News at Princeton

Thursday, April 27, 2017

Web Stories

Princeton Student Colony

To view the multimedia features on this page, you will need to download the latest version of Flash Player and/or enable JavaScript.

Princeton Atelier launches the "Princeton Student Colony." Read more.

Video Closed Captions

Elizabeth Cooper: It's right by the Dinky train station

and so I just ran into

a couple of

people who said they've been walking by
every day wondering what it is is because it's

something that they pass by every day and
that was one of the intentions of the

location — to be pretty central so that people
would be seeing it and wondering what's going on here.

It's cool to have a space that hasn't been

tainted in some way. It has whatever
connotation you give it. So, for me, it has a

connotation of magic

and possibility and potentiality.
Fritz Haeg: This project is called the

"Princeton Student Colony." My name is Fritz Haeg
and I'm leading an Atelier class here at Princeton.

Ray Auduong: The Princeton Atelier is a program that
invites a visiting artist and offers a class to

Princeton undergraduates during each semester.

Fritz Haeg: We would be focusing

specifically on a lot of really
fundamental human activities that are

really kind of dismissed or not taken
seriously by institutions of higher

learning, like cooking and gardening
and composting and napping and socializing

and movement and dancing and exercise and

conversation and gathering — you know, all
these sorts of

activities maybe that are even so
fundamentally human and so

obvious and quotidian


we just

don't take them very seriously.
Ugo Udogwu: I'm interested in art. I'm a visual art major,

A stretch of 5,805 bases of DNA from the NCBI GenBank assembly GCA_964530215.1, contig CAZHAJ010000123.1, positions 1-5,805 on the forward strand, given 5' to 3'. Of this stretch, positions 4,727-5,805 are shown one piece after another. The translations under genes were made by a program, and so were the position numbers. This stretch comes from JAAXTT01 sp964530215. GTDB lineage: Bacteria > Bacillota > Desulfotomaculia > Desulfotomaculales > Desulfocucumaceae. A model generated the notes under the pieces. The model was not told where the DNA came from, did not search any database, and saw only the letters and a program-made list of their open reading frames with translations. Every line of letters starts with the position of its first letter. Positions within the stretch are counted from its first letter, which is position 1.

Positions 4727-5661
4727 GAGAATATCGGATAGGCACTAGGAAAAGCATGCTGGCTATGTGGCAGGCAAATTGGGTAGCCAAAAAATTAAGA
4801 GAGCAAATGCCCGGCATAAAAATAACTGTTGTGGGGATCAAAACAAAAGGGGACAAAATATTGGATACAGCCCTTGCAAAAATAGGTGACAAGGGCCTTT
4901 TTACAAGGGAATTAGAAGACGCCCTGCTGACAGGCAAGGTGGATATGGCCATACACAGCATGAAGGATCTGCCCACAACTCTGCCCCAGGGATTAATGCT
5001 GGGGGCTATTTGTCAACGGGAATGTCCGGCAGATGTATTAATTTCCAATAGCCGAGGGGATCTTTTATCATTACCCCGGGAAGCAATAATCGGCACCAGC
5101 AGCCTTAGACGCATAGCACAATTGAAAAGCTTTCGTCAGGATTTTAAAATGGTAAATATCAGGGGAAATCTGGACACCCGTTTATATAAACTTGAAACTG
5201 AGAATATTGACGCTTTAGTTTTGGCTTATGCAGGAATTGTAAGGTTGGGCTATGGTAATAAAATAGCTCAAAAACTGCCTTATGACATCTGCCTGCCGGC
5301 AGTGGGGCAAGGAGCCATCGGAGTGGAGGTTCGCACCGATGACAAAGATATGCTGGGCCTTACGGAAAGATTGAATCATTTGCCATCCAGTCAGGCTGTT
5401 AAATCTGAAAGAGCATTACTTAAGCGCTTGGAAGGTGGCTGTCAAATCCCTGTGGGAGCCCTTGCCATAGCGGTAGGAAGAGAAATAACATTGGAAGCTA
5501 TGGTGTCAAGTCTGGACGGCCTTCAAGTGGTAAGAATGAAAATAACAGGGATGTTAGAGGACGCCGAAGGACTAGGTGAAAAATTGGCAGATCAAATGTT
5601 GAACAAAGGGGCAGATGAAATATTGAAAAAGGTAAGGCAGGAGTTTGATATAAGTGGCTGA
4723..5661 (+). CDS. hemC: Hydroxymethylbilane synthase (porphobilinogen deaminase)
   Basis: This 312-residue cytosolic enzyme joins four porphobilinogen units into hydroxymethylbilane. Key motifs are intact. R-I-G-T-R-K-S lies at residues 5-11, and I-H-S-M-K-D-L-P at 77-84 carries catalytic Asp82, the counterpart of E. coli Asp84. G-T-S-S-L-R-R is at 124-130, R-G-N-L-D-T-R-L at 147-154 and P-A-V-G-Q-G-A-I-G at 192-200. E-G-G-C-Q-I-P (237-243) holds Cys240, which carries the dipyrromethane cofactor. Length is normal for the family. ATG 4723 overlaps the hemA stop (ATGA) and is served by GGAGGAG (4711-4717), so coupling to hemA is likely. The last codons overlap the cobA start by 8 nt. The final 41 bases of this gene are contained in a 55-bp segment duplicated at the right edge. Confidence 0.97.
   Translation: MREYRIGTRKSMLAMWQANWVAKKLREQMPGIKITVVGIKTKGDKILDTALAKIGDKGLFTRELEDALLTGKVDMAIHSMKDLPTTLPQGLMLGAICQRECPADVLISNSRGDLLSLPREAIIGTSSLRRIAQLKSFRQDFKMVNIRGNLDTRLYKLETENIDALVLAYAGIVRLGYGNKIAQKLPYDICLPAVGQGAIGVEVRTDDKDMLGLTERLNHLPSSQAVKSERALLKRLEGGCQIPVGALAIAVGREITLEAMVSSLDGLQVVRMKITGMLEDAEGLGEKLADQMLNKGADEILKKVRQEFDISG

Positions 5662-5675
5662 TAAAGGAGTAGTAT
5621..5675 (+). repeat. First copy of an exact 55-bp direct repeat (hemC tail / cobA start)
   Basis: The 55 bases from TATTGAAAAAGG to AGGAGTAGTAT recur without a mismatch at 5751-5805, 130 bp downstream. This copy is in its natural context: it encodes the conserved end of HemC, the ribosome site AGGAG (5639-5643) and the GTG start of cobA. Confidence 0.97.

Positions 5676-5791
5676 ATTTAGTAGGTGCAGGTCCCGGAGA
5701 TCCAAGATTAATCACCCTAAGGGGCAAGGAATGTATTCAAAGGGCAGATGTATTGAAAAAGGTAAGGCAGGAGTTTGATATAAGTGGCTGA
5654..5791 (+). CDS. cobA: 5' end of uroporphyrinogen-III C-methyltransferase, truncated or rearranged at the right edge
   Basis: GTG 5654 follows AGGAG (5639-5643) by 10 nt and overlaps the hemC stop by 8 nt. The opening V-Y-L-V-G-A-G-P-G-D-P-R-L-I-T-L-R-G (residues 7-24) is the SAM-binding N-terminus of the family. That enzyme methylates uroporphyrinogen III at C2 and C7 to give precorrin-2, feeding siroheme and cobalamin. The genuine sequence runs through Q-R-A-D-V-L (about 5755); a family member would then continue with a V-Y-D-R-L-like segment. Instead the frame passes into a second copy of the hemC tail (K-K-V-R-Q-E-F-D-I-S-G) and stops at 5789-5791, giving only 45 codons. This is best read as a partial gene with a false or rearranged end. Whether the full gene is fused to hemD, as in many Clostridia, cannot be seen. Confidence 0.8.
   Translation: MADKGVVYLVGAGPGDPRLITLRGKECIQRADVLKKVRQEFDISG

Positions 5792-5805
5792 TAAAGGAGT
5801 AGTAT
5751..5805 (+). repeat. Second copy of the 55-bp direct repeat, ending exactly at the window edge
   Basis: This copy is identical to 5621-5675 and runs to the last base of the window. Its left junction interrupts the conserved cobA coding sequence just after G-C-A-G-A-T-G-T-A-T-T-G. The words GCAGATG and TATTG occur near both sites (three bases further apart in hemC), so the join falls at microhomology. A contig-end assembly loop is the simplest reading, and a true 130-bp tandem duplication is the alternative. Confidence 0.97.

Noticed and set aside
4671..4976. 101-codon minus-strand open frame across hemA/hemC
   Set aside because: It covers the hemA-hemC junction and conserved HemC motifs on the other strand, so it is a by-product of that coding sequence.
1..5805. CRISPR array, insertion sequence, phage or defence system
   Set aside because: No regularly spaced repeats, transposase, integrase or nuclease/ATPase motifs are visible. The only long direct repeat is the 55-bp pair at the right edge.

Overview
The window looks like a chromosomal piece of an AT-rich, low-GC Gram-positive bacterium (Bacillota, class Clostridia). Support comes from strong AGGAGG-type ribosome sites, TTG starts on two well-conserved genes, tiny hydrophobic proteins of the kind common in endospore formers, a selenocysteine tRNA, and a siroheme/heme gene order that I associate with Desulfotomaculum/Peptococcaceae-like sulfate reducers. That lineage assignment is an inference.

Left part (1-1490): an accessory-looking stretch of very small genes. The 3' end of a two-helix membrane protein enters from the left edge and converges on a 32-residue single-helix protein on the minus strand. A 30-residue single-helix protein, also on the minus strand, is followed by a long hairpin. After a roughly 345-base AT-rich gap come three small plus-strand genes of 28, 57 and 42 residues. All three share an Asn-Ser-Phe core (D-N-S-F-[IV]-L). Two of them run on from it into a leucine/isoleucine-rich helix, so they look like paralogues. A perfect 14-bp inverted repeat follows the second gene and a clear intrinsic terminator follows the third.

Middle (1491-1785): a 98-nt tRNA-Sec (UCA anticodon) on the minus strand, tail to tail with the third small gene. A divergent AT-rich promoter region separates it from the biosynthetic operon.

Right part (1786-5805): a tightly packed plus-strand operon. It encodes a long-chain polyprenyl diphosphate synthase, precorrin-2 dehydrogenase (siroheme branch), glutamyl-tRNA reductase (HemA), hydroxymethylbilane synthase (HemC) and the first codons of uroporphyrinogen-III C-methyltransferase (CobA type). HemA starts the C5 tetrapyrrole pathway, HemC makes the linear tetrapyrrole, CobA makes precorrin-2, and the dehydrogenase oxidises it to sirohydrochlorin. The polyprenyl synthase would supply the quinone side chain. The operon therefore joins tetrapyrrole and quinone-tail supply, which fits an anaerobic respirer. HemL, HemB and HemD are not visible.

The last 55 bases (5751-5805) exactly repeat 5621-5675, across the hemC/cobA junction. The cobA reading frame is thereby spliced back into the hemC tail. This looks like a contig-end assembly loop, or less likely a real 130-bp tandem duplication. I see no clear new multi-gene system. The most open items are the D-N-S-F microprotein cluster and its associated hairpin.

and it's like this kind of
encompasses a lot of different things.

It encompasses art in a new way.
It's not just like you're somewhere

just making a piece of work.

It's almost as if the whole class,
the whole event, is an artwork.

Fritz Haeg: Dan Wood and I, my collaborator
in the architecture program, we

designed the platform, we decided upon the
tent and we created a basic infrastructure for

the students to move into,

a platform upon which things can happen,

a tent within which we can be
all winter.

So, we wanted to supply the most basic
kind of framework for us to

move into the space and start to meet here.

Daniel Wood: I believe in this project. I think it can
be a great experience and it's definitely kind of a thing

you don't really see at Princeton everyday or
really any schools. Charlotte Leib: We've had a

lot of great guest speakers so far

and they've been able to contribute a
lot of their expertise. So we're actually doing

something physical. So I think it's an
unbelievably valuable experience for

the future in terms of working in a group

and just

figuring out how to make things happen. is
We have so many big ideas it's just what is so great

about Princeton students. We're all from different
majors. D.J. Judd: It also has a lot to do

with low-impact living, performance studies,

social networking. It just seemed
to touch on a lot of things that I was

interested in. The
Atelier program is usually focused on cross-


subjects and it seemed like a lot of the
subjects that this class was intent on


was sort of right up my alley.
Elizabeth Cooper: It's not just our thing, it's actually

everybody's potential. It's everybody's space. And so,
I think one way to do that is to have

practical things that we need to have
made or created, and inviting people

to help do that with us. So, if we
have a project making cushions or a

bookshelf, to invite people to help with that.
Or invite people to lead their own activity

if they have something. It's really a stage and
an opportunity for everybody to use.


Back To Top